Ready to play a new game? It’s called “Who is going to merge with Verizon?” Here’s how you play. Take the following sentence, “Verizon is going to merge with _____________. Fill in the blank with the name of a well known company. Use your common sense and stick to wireless content providers and distributors, large media firms and communications companies. Be smart. Verizon isn’t going to buy Dairy Queen. Some of the names that Wall Street has bandied about recently include Disney, Comcast, Charter and CBS.
Last week, Verizon announced that it lost 289,000 postpaid phone subscribers during the first quarter. While things turned around after Verizon Unlimited was launched in February, most analysts were not impressed. For example, Craig Moffett from MoffettNathanson said that “Verizon missed. On almost every metric.” The analyst added that the poor report could put some pressure on Big Red to top their previous purchases of AOL and Yahoo.
Even before the earnings release, Verizon fanned the acquisition fires when CEO Lowell McAdam said that his company would be open to a merger with Disney, Comcast or CBS. Moffet says that despite McAdam’s comments, Verizon isn’t really keen on chasing CBS or Disney, and purchasing Comcast is probably out as well.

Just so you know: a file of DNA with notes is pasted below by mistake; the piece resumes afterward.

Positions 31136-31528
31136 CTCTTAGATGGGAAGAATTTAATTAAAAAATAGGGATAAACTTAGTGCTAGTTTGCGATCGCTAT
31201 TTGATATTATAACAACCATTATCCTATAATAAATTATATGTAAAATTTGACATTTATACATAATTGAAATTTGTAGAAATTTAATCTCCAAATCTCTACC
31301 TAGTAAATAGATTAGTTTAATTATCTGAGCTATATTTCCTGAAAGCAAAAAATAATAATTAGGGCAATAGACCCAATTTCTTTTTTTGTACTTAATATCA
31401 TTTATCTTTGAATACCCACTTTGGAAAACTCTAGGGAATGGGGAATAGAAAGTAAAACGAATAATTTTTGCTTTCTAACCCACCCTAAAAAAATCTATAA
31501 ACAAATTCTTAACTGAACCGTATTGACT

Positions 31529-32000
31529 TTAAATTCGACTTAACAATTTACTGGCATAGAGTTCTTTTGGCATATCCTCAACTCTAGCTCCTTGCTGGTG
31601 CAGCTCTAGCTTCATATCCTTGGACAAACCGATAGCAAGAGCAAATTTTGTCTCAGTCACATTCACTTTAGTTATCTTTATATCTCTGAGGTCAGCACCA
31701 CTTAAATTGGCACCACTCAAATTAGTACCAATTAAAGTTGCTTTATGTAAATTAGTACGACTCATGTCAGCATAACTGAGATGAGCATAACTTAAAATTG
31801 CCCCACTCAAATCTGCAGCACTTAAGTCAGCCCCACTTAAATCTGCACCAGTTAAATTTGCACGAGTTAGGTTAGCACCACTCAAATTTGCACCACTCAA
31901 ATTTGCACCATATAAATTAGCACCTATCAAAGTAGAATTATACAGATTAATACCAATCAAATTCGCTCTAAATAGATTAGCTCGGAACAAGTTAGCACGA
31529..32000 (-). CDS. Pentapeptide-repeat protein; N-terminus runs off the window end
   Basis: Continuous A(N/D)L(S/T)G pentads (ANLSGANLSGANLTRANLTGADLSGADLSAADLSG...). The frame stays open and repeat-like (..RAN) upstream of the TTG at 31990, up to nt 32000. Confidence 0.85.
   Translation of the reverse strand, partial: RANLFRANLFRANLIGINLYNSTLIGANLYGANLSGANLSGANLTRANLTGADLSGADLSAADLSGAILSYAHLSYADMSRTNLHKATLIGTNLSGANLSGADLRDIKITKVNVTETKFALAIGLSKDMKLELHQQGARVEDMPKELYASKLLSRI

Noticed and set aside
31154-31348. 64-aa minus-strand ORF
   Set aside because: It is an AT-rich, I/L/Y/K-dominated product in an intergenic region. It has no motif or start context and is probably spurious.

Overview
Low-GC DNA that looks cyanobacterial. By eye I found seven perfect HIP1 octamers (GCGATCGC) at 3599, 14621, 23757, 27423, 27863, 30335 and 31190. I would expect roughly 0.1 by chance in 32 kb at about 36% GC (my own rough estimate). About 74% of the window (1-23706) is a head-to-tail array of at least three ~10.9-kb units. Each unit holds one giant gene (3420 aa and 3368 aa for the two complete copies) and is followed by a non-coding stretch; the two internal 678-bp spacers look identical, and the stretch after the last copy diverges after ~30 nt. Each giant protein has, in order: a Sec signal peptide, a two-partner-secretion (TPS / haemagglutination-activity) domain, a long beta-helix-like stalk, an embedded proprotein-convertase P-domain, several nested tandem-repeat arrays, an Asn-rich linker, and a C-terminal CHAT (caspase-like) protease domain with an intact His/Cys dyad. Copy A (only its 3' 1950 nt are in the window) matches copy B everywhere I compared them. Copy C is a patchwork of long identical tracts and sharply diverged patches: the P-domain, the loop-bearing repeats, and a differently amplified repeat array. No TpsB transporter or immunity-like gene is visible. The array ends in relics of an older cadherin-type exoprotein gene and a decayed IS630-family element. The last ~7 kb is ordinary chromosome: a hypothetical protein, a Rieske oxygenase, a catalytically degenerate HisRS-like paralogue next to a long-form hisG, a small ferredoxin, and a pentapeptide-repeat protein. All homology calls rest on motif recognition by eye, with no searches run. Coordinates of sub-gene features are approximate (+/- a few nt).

Verizon still needs to digest its $4.48 billion purchase of Yahoo and2015’s $4.4 billion acquisition of AOL. Earlier this month, the nation’s largest carrier introduced a new division called Oath, which will combine assets from the two companies. Oath will consist of 20 brands with 1 billion customers, and will launch this summer.
Wells Fargo’s Jennifer Fritzsch sees Verizon working on getting its recent acquisitions to mesh together rather than spending billions on adding another company to the mix. While she says that talk of Verizon spending billions on a new M&A purchase is “overblown,” if the wireless business doesn’t pick up soon, all bets are off.